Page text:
Nursing candidate looks up NCLEX pass rate

What Is the NCLEX Pass Rate? [2020 Edition]

Have you ever wondered what the actual NCLEX pass rate is? Many nursing students just like you have frantically searched for this same phrase. 

That’s because when you’re wrapping up your last couple of years of nursing school, there’s almost a sense of dread knowing what awaits you when you’re done. The NCLEX feels like the biggest exam of your life (and likely is up until this point) so of course, worrying about the NCLEX pass rate is only natural.

The good news is it’s much more likely you’ll pass the NCLEX the first time than fail. The odds are in your favor. We’re going to break it all down so you can see the exact NCLEX pass rate for your specific nursing program. But first, let’s begin by looking at how the NCLEX is designed so that you know what you’re getting into.

How the NCLEX Is Set Up

Before diving into the statistics regarding the NCLEX pass rate, here’s a brief overview of how the NCLEX is laid out. This helps you know what to expect on exam day. 

For starters, the NCLEX uses computerized adaptive testing (CAT) format. CAT is a comprehensive way of determining your ability level. For example, if you’re consistently getting questions correct, your next questions will be more difficult. If you’ve got questions incorrect, your test questions won’t increase in difficulty. In addition, all testees begin at the pass line. You must consistently rise and stay above the pass line to pass the exam.

Because of this testing format, no score is given at the end. You either pass or you fail. In addition to the CAT format, there are a few other things to keep in mind in regards to how the NCLEX works:

  • The test closes out at 75 questions or when you’ve shown 95% competency. 
  • You’ll receive up to 265 questions (NCLEX-RN) or 205 questions (NCLEX-PN) total. Only a small percentage of people receive the maximum amount of questions. 
  • If you haven’t proved competency by 75 questions, additional questions are given until you do.
  • The test is updated every three years to ensure it’s in line with the current standard of care.
  • You have six hours to complete the NCLEX-RN and five for the NCLEX-PN. So be aware there’s a time constraint so you can pace yourself for each question.

NCLEX Pass Rate for First-Time Test Takers

The statistics on the NCLEX pass rate for first-time test takers vary a bit by what nursing program you’re enrolled in. It’s important to note that the NCLEX pass rate goes down by over 44% for NCLEX-RN repeat test takers and by over 48% for NCLEX-PN repeat test-takers according to the National Council of State Boards of Nursing (NCSBN). Yikes! For this reason, it’s incredibly important you spend ample time preparing for your NCLEX exam so you don’t have to take it again.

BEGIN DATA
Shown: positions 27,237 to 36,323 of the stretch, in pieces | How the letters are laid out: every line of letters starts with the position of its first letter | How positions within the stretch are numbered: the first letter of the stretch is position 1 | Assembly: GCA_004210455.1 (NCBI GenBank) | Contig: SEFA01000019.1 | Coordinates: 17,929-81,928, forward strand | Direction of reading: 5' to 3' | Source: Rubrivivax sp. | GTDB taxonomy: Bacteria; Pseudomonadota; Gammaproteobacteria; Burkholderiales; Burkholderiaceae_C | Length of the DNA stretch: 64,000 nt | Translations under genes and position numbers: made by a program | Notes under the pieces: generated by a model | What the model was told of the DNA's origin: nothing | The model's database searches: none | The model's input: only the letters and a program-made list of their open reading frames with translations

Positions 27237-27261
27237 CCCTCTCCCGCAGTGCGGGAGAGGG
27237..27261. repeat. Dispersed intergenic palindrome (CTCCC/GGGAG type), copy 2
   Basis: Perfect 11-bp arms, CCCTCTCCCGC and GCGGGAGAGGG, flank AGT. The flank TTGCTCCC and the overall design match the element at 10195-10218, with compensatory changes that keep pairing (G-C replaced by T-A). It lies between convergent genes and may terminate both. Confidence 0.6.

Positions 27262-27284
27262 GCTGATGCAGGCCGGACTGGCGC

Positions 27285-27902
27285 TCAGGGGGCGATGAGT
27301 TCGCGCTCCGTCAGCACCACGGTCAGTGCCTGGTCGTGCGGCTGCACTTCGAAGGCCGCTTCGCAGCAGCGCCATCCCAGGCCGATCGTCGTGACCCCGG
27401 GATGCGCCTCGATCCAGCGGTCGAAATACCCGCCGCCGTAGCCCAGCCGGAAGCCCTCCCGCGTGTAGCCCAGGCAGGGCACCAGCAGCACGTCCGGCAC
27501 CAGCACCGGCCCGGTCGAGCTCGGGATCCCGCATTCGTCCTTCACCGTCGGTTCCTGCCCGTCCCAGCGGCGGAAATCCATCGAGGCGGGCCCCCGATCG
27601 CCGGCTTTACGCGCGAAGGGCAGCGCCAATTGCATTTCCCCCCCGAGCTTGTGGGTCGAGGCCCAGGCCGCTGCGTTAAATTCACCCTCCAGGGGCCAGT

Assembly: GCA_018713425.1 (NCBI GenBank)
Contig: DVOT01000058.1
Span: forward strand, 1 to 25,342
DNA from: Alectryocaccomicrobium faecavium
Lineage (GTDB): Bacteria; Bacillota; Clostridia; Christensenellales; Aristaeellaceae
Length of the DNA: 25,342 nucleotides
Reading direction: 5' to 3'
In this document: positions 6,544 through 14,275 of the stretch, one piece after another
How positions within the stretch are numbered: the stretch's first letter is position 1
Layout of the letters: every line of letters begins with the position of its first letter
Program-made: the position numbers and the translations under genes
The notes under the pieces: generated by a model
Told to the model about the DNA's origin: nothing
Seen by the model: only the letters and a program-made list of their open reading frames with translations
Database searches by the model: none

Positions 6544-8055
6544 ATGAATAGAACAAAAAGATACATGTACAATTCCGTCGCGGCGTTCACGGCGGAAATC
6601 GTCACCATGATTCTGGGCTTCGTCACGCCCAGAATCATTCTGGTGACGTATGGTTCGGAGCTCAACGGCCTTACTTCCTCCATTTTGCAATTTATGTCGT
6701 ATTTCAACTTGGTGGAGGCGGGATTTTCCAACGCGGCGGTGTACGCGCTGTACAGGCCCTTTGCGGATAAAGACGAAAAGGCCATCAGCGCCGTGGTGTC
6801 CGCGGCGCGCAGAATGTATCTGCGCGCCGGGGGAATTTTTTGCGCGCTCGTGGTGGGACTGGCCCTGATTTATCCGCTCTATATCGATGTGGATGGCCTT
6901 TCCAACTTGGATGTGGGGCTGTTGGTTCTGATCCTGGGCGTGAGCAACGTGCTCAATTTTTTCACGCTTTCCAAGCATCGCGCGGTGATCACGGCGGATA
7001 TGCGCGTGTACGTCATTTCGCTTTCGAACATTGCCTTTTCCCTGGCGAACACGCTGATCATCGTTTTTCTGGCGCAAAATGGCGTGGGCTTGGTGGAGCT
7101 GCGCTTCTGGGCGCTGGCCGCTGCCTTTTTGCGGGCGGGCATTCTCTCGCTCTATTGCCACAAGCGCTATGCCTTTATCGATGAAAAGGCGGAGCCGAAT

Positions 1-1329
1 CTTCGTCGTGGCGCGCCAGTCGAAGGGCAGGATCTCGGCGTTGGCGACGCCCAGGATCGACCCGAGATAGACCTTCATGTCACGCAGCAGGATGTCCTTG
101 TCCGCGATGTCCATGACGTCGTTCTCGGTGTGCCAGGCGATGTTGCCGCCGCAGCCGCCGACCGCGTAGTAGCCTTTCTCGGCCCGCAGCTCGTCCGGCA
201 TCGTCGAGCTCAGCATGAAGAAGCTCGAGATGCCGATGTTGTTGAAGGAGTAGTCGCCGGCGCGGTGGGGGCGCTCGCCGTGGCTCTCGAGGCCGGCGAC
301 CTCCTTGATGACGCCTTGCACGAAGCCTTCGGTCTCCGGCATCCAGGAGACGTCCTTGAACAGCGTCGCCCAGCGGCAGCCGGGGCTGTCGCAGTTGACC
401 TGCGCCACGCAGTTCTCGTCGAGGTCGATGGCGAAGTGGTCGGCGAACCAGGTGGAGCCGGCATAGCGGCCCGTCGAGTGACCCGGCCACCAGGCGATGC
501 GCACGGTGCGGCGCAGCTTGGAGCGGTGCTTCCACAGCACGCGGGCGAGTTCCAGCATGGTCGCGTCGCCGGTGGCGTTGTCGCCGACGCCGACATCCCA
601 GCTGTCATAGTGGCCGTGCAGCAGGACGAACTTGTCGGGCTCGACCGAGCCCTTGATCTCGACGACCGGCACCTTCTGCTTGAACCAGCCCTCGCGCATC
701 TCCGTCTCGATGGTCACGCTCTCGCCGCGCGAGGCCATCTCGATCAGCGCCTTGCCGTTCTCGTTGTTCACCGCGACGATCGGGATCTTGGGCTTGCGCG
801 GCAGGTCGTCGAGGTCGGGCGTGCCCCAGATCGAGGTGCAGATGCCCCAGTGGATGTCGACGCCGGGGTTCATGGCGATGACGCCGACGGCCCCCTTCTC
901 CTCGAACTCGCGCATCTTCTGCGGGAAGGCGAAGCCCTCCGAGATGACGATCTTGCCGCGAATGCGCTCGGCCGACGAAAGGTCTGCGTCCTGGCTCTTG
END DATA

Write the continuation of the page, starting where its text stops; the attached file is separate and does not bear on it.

Here are some United States national averages for the NCLEX pass rate to take into account when preparing for nurse licensure.

NCLEX-RN Pass Rates for First-Timer Test Takers by Program

January-March 2020

  • Associate degree — 86.53% 
  • Diploma — 87.40% 
  • Baccalaureatedegree — 92.83% 
  • Total first-time pass rate — 89.61%

Annual total for 2019 academic year

  • Associate degree — 85.17%
  • Diploma — 87.89%
  • Baccalaureate degree — 91.22%
  • Total first-time pass rate — 88.18%

NCLEX-PN Pass Rates for First-Time Test Takers

January-March 2020

  • 86.01%

Annual total for 2019 academic year

  • 85.63%

As you can see, it’s much more likely you’ll pass than fail, especially with the right preparation. Beginning to study early and often gets you far when it comes to acing the NCLEX and increasing your own NCLEX pass rate.

What’s the NCLEX Pass Rate for Your Nursing Program?

Nurse holds notebooks with backpack over his shoulder and stethoscope around neck

Don’t forget that while the above pass rates provide a great overview, the NCLEX pass rate varies from school to school and state to state. Ideally, you’d ask what your school’s NCLEX pass rate is when applying, but if you’re already there, make sure you ask now. This helps you see how your school is doing in comparison to other schools and locations. Plus, it helps you have a good idea of what to expect from your nursing program.

Here are a few different nursing education programs’ NCLEX pass rates:

  • Central Oregon Community College — 97.78% for ADN program
  • Concordia University, Portland — 91.67% for BSN program
  • Texas A&M University — 83.79% for BSN program
  • University of Alaska, Anchorage — 86.7% for ADN program
  • University of Nebraska Medical Center — 92.36% for BSN program
  • Wayne Community College, North Carolina — 94% for LPN program
  • Wytheville Community College, Virginia — 77.14% for ADN program

As you can see, the NCLEX pass rate for licensure is not the same across the board. Even individual state scores have big differences. In Mississippi, the average NCLEX pass rate is 85.9% for a BSN while Nebraska’s NCLEX pass rate is 96.3% for the same degree.